Of course, there was the entire controversy and subsequent publicity over his revelation that he took crystal meth and lied to the ATP to cover it up yada yada yada. But, as a close friend and fellow tennis nut put it, when you read the book, that fact doesn’t actually cause much of an impact. It’s a minor bump in the road, at a very low point in his career, at a time when he was barely winning anything (so any argument that a lack of ban somehow took away opportunities from other non-drug-taking players is moot). What really does stick out is the raw emotionality of the book from the get go. Whether it’s about his abusive father, or about his amazingly supportive trainer Gil, the emotions are right there (and Agassi’s a very emotional guy who claims to have an incredible memory for detail) — in your face, no-holds-barred and very, very honest. That makes ‘Open’ compulsively readable — I for one read non-stop for about a day and a half, late into the night and again first thing in the morning before I finished it.

A word here about Pulitzer-winning writer J.R. Moehringer who helped him put the book together (though he declined a mention on the cover ). It is obvious, especially to a journalist who has on several occasions been called to do ‘as told to’ interviews (where the final article in meant to be entirely in the voice of the interviewee), that he has done an outstanding job.  The voice here is clearly Agassi’s — indeed the flow is so wonderful that you feel like he were talking directly to you. But it has been pieced together so very well that there is not a single dull moment or a hitch or even a shade of clumsiness in the structuring of the story.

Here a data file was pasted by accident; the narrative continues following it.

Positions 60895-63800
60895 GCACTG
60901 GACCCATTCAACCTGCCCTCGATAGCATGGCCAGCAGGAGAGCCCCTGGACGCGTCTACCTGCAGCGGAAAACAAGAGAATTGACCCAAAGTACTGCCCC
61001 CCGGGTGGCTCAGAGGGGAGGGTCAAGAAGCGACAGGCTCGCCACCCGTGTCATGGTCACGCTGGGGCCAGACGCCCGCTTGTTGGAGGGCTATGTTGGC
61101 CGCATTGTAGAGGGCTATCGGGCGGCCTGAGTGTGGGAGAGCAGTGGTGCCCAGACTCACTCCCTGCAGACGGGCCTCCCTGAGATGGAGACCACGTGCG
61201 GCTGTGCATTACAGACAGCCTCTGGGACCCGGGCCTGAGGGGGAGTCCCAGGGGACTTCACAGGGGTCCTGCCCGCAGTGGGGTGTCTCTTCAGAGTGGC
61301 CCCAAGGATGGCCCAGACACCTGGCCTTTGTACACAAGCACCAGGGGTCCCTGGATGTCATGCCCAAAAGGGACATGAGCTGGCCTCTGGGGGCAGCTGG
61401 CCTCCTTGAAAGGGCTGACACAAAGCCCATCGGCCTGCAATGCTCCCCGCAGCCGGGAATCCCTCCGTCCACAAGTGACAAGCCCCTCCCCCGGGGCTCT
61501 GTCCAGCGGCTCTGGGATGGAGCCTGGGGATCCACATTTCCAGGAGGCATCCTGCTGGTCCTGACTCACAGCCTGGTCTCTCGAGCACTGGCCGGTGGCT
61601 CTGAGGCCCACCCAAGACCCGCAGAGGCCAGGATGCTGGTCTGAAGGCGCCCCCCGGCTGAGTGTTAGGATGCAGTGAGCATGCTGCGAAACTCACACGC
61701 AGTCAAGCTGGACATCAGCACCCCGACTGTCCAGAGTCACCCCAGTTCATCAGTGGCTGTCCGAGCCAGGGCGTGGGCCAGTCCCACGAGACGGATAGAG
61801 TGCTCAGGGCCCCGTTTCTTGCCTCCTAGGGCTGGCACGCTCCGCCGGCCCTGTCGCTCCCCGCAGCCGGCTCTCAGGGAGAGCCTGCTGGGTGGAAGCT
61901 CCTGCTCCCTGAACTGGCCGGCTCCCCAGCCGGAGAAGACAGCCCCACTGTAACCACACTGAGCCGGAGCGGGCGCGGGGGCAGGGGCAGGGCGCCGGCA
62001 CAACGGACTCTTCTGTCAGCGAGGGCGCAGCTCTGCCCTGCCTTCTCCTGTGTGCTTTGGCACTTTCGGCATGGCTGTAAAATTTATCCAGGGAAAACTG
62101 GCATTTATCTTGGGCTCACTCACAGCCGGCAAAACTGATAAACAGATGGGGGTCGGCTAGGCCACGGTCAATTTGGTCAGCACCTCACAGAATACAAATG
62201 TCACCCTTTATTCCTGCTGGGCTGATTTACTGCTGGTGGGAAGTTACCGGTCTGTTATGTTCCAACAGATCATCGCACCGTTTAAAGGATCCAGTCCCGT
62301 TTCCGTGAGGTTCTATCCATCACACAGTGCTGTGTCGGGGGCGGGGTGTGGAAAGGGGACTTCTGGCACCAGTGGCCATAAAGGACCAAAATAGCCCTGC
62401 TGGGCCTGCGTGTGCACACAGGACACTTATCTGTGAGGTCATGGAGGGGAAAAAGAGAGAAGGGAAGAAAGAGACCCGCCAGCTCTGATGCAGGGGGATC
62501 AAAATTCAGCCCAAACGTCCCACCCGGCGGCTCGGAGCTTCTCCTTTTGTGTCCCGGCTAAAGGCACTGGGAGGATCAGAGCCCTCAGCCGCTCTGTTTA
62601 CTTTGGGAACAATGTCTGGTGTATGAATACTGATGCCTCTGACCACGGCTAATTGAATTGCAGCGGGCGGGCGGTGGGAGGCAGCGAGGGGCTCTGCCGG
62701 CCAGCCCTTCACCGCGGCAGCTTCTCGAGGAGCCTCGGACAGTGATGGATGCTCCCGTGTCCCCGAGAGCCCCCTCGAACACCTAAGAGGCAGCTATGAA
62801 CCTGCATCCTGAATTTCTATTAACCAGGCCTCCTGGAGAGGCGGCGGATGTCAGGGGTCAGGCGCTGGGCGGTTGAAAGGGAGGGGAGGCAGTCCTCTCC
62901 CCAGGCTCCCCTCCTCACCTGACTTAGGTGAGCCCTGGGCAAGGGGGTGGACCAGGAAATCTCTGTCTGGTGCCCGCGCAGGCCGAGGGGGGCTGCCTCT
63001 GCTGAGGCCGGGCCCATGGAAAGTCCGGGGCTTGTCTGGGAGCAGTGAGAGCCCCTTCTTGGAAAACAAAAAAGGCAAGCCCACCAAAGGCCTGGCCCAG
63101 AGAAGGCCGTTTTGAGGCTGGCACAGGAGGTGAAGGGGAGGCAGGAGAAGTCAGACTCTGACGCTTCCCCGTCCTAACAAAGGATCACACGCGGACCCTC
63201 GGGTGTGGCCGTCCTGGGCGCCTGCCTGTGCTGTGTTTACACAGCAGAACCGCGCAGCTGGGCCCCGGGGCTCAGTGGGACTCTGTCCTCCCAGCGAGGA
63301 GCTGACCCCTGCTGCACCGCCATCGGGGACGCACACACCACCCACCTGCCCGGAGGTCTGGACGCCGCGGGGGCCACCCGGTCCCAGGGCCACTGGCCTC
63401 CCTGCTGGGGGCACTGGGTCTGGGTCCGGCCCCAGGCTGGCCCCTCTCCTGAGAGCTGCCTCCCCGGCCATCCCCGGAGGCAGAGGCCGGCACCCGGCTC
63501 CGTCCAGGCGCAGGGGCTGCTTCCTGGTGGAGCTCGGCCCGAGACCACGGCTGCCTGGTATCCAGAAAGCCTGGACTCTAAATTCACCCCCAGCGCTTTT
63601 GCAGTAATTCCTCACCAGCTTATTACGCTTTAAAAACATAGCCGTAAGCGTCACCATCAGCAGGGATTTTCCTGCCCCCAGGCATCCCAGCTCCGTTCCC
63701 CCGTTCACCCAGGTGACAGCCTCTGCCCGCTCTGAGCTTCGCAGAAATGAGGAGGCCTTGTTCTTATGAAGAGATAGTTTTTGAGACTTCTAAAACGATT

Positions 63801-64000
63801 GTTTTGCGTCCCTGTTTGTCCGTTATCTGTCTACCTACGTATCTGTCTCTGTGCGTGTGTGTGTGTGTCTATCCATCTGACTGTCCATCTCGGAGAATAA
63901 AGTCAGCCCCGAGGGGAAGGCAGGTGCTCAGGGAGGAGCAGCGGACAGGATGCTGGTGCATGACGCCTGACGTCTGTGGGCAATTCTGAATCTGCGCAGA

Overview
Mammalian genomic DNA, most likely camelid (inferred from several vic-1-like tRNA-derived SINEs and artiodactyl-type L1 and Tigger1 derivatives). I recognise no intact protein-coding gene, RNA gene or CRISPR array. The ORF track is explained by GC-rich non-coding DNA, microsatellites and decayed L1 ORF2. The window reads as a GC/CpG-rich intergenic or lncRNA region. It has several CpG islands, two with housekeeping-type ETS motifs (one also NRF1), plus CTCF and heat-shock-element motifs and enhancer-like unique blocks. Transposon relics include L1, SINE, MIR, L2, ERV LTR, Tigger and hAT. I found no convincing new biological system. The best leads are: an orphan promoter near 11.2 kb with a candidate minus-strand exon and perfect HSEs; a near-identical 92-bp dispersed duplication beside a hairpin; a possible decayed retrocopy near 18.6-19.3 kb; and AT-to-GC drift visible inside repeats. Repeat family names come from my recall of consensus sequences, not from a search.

The very openness and the way Agassi has chosen (one might almost say dared) to bare his emotions can also make it all feel a little uncomfortable at times. His resentment of Sampras is so very obvious… any compliment, if it is that, is backhanded (he envies his ‘robotic’ consistency, which doesn’t require any inspiration, for example). Unlike almost every other person mentioned in the book, there is almost nothing positive said about Sampras, a great champion, who for all intents seems like a pretty decent guy (for all that I wasn’t a fan of his). And that leaves a bit of a sour taste. Similarly, his portrayal of Brooke Shields towards the end of their marriage is coloured by disenchantment and negativity, and again, you feel like she deserved better. And the potshots he takes throughout at poor little Chang… Still, it all comes, as Agassi has said in an interview, from ‘writing in the moment’, as in, recreating his feelings at particular times in his life. Taken in that sense, it is very, very effective. The only case where Agassi has been obviously careful, where you feel more has been left out than he lets on is his relationship with Stephanie Graf (as he refers to her). The warmth, the deep regard, the affection is all there… there are just fewer details, which makes sense as she is a deeply private person.